For several months in 2008, the Bird’s Nest in Beijing was the symbol of China’s emergence on the world stage. You couldn’t turn on a TV without being bombarded by fawning aerial shots of its lattice steelworks exterior.
How quickly fortunes turn. Since the Summer Games ended in August, the stadium has suffered a fate all too common among former Olympic venues worldwide: neglect. A lack of bookings means the building (designed by Herzog & de Meuron) remains empty most of the time. The stadium has lowered ticket prices to lure more tourists. Business is so meager, there are plans to turn parts of it into a shopping center.
So the recent news that Chinese auteur Zhang Yimou will restage his famous production of Puccini’s “Turandot” at the stadium in October comes as a noteworthy development. Zhang’s mega-production, originally staged at the Forbidden City in 1998, will include new and improved special effects in addition to the cast-of-thousands pageantry that marked its first outing.
In a larger sense, the revival of “Turandot” (meant to celebrate the Communist Party’s 60th anniversary in power) asks an important question: Can the performing arts revive interest in the stadium?
It’s a tricky proposition. The venue’s sheer size -- 90,000-plus seats -- renders it impractical for most art events. (And most sporting events too.) Could you imagine straining to hear “Hamlet” from the nosebleed seats? Or squinting to see the choreography of a dance troupe?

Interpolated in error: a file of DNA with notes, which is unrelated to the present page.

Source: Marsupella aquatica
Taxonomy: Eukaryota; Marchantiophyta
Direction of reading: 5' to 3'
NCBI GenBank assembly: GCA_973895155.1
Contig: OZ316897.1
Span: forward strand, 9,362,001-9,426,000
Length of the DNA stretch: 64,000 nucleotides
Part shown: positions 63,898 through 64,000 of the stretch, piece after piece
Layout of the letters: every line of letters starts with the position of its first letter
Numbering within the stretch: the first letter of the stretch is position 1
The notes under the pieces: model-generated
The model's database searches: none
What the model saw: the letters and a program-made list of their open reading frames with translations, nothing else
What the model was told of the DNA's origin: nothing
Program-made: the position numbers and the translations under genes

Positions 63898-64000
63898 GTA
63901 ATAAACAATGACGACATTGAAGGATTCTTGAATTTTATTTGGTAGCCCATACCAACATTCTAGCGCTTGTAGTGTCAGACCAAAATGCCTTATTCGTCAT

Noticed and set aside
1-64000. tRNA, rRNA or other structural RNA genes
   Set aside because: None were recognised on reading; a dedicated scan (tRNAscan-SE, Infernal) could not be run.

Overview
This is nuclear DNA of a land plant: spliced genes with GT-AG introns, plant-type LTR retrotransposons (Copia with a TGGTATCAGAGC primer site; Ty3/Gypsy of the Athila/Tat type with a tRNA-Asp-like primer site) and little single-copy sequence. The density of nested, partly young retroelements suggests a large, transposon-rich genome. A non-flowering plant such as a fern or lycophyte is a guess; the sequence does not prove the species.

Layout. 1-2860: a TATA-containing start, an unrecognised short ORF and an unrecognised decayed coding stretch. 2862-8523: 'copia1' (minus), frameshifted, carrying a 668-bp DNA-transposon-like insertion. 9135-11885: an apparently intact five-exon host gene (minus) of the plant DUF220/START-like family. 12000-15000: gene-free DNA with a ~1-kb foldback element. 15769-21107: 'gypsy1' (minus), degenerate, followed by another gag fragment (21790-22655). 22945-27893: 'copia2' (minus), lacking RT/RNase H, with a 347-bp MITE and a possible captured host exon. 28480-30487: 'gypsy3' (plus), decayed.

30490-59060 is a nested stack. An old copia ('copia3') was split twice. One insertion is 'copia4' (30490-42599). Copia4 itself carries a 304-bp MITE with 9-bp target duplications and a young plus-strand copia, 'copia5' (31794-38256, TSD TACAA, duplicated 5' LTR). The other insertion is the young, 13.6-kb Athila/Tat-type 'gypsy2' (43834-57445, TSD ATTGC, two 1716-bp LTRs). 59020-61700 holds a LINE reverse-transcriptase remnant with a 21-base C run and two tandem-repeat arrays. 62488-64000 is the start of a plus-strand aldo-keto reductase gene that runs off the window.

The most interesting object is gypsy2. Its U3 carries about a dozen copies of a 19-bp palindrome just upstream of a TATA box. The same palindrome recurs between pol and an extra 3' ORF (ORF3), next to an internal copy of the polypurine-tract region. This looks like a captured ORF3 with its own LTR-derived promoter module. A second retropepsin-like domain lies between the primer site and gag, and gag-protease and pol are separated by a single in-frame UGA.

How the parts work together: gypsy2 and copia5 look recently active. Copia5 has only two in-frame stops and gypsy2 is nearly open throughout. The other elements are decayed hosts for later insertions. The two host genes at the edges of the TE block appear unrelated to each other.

Still, size could work to its advantage. The owner -- a company called the Citic Group -- has stated its intention to bring in only prestige events. It’s just a question of programming the right material.
Bigger is not only better, it’s a requirement. So how about an original show by Cirque du Soleil? Beijing is teeming year-round with Western tourists, who would be the natural audience for such a spectacle. The outsized, hyper-colorful aesthetic that is Cirque’s trademark seems like a natural fit.
Another possibility: Bring in more opera stars. Classical music is big among China’s middle class, and its popularity is only growing. Promoters could import major talents, like Placido Domingo, for one-off concerts and safely expect a healthy turnout. Acoustics are nonexistent, of course. But that’s what sound systems are for.
And why limit it to the performing arts? Beijing’s thriving visual arts community could use the space for exhibitions and for showing large-scale work. In fact, one of the stadium’s designers was Ai Weiwei, the outspoken multimedia artist who specializes in grandiose creations. To see an exhibition of his work at the stadium he helped to create would be doubly remarkable.
For more arts coverage, visit the Culture Monster blog.